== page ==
Part 2, “Testing kids”, begins with a disturbing glance at a Kindergarten classroom wherein the teacher, God bless her, is required to complete a dizzying array of pre and post assessments on everything from early reading, a variety of strands of math, to science and health.  I was left wondering when she finds time to teach! The author is unequivocal in her assertion that some of these tests are completely unsuitable for young children and expect levels of reading fluency far beyond what is reasonable for a Kindergarten student.  Anyone who has ever stepped foot in a Kindergarten classroom will immediately be filled with righteous anger. No time for play or rest in that classroom and certainly no time for developing a love of school. The remaining articles in this section drive home the point that testing is often not age-appropriate, not suited for those students whose mother tongue is other than English, culturally biased, and wildly unrealistic.  What made my blood boil was reading Tempel’s account of computerized testing of 4 year-olds in their second week of school.  “One of the literacy tests is 53 multiple-choice questions long…students end up in tears” (p. 67).  Enough said.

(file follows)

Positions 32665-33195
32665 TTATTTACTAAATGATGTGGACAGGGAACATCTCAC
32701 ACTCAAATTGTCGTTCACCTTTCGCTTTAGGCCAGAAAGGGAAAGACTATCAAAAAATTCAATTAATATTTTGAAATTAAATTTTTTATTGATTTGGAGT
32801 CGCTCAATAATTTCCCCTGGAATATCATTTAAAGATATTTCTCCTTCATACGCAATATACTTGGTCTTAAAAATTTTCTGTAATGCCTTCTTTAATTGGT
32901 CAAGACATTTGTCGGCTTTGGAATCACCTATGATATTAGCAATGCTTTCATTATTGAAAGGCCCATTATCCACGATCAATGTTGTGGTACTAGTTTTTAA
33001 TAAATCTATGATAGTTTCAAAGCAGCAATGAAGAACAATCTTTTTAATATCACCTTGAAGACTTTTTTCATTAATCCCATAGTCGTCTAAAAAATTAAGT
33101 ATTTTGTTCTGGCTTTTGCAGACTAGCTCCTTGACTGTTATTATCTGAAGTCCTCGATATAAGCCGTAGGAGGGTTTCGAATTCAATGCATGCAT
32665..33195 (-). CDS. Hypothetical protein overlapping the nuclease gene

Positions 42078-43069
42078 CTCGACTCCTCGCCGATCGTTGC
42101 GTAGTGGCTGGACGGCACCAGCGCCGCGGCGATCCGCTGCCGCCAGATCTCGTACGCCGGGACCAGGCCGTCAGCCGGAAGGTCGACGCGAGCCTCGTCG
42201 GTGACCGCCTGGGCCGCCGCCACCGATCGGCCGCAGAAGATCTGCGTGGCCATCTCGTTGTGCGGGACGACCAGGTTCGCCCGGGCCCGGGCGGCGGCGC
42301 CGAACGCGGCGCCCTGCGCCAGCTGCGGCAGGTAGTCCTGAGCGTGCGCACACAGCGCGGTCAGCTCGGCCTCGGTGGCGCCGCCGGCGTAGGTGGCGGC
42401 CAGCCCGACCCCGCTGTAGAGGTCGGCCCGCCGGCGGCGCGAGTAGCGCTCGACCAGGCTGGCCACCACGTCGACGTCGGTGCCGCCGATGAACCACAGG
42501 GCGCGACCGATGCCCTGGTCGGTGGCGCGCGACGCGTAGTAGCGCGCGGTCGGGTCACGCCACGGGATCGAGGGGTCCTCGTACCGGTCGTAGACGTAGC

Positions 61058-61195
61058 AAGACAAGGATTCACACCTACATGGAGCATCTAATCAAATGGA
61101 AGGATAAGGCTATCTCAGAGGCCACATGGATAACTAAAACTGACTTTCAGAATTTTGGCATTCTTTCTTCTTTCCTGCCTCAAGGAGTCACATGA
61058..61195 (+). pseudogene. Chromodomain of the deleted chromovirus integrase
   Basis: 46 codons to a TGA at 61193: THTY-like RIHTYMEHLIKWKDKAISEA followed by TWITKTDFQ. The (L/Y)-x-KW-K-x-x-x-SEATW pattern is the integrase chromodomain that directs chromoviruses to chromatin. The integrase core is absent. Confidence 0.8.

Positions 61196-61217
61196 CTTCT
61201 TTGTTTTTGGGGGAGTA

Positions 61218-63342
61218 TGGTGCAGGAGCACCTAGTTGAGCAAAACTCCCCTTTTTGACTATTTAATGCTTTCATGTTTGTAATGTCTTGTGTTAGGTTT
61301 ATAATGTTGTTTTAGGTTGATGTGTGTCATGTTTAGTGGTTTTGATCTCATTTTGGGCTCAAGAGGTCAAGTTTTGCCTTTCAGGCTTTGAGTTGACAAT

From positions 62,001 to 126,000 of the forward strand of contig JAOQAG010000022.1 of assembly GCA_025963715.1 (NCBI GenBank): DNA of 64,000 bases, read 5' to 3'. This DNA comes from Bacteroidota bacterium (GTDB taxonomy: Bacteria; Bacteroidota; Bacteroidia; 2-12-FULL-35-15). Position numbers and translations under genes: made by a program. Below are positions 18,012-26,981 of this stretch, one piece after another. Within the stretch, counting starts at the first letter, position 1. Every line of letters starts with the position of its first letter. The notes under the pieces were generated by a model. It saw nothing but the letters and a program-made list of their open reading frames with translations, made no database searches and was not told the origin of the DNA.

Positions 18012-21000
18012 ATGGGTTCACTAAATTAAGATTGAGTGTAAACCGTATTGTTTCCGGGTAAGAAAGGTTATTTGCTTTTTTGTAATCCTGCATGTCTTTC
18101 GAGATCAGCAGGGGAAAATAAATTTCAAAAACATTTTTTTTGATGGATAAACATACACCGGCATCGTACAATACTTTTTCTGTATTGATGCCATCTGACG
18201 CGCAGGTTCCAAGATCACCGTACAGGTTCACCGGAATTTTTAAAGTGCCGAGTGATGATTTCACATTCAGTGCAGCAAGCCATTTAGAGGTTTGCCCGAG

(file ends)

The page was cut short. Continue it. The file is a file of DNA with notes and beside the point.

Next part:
Part 3, “Testing teaching,” shifts focus to the teacher. In this section we hear stories from the trenches. Because we have bought into the notion that testing helps kids learn, the only answer to doing poorly on a test is to test some more.  “A vicious mean-spirited cycle” (p.93).  We hear of tests that are poorly written, fraught with errors, asking questions that defy reason.  “Is this not insane?” (p. 92) quips teacher Gutowski after she gives an example of a truly ridiculous and confusing question her grade 4 students must attempt to decipher. We learn of the vast array of corporations that are vying for funds in the lucrative test-making, test-selling, test-marking market.  We learn of the narrowing of the curriculum for low performing students, their days taken up with test writing courses instead of art or music.  We learn of suicidal teachers who reach the breaking point after being publicly shamed by low test scores. We learn of scripted curriculum expected to be delivered directly from manuals without variation. We learn of national exit exams that will prevent the graduation of large numbers of students who have been working hard and succeeding despite tremendous odds. And finally, we learn of new teacher training programs where the clientele has a hard time imaging how to teach without tests!